Position: Founder Solum Wheatbelt Business Solutions a community development business including the Wheatbelt Business Network; Project and Event Management; Administration Support; Research and Grant Writing.
Most recent achievement: 2011 RIRDC rural women’s award national winner.
Caroline Robinson is passionate about hockey, facilitating and building strong business and community connections in remote rural areas, sausage dogs and sheep. They’re passions that don’t come in any particular order and which she cannot rationally explain, except to say that the land and all it stands for stole her heart.
“I have a sausage dog called Frank. He doesn’t contribute very much. He’s a little overweight and too long. But I love taking him for a walk down the drive or into the paddock and seeing the sheep. I love sheep. They’re funny things to be passionate about, but I am.”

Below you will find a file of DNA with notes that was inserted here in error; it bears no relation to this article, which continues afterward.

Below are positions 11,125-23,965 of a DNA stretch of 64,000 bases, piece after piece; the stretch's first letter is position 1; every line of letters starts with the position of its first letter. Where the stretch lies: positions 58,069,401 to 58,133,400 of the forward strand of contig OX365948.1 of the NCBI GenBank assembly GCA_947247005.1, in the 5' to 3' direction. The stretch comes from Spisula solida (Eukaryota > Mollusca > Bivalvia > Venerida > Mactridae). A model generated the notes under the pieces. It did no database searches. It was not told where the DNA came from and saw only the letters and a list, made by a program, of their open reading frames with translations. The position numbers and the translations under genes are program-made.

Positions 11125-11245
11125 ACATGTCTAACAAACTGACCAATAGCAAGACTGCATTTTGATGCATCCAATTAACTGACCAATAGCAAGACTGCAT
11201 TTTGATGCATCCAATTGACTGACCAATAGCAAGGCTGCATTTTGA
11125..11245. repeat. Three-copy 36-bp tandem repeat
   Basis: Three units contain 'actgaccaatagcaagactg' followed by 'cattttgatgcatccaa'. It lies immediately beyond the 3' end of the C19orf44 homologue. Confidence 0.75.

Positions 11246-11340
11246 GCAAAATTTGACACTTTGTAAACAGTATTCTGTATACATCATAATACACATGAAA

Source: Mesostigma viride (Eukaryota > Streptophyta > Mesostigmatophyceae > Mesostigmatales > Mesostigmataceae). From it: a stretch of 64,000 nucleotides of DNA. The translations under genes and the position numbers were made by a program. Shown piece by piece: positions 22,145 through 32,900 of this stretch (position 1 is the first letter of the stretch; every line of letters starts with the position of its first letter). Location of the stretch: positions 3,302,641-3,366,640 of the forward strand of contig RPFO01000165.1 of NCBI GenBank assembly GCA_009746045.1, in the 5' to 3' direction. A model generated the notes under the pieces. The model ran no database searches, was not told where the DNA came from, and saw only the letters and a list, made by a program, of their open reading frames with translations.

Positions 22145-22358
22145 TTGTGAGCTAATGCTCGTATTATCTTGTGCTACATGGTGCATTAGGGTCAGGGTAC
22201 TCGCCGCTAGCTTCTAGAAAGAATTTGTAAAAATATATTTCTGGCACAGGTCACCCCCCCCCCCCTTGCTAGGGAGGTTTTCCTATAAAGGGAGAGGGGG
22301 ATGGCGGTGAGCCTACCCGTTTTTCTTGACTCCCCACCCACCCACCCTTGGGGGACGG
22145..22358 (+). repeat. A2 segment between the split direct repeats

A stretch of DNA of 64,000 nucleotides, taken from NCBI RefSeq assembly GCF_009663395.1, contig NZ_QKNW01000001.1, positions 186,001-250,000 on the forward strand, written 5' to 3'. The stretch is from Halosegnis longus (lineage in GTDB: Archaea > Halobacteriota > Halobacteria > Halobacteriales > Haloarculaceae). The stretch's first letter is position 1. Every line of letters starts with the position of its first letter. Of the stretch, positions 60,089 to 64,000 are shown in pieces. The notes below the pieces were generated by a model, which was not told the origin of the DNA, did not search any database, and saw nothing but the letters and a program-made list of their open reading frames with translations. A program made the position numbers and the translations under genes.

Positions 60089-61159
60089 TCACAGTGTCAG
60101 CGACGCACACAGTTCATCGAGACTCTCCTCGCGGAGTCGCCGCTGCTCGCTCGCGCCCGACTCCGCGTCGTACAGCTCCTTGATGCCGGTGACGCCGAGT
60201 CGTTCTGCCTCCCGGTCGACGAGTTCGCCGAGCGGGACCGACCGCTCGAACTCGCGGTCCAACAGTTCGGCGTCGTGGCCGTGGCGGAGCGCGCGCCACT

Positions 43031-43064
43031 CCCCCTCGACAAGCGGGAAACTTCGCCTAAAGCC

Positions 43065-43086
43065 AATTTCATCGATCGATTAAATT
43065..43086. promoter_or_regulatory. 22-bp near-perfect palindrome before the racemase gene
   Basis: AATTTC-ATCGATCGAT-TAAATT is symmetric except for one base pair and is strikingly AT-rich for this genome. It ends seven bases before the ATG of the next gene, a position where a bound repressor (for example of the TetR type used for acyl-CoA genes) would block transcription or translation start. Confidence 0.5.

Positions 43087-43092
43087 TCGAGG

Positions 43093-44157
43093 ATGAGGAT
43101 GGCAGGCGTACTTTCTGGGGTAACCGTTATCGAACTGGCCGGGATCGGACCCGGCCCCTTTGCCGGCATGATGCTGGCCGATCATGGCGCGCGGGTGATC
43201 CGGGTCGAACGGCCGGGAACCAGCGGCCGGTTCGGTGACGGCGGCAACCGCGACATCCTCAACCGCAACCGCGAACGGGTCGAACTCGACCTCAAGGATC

Back in her early twenties, as a commerce graduate working in Perth’s CBD, Caroline says she found herself walking in the city thinking there had to be more to life.
The farmer wants a wife
The strength of her dissatisfaction was so great it spurred her on to train as a teacher, something she’d always wanted to do, and then to take a post in Southern Cross the town centre of the Shire of Yilgarn, a wheatbelt and goldmining community 370km east of the West Australian capital.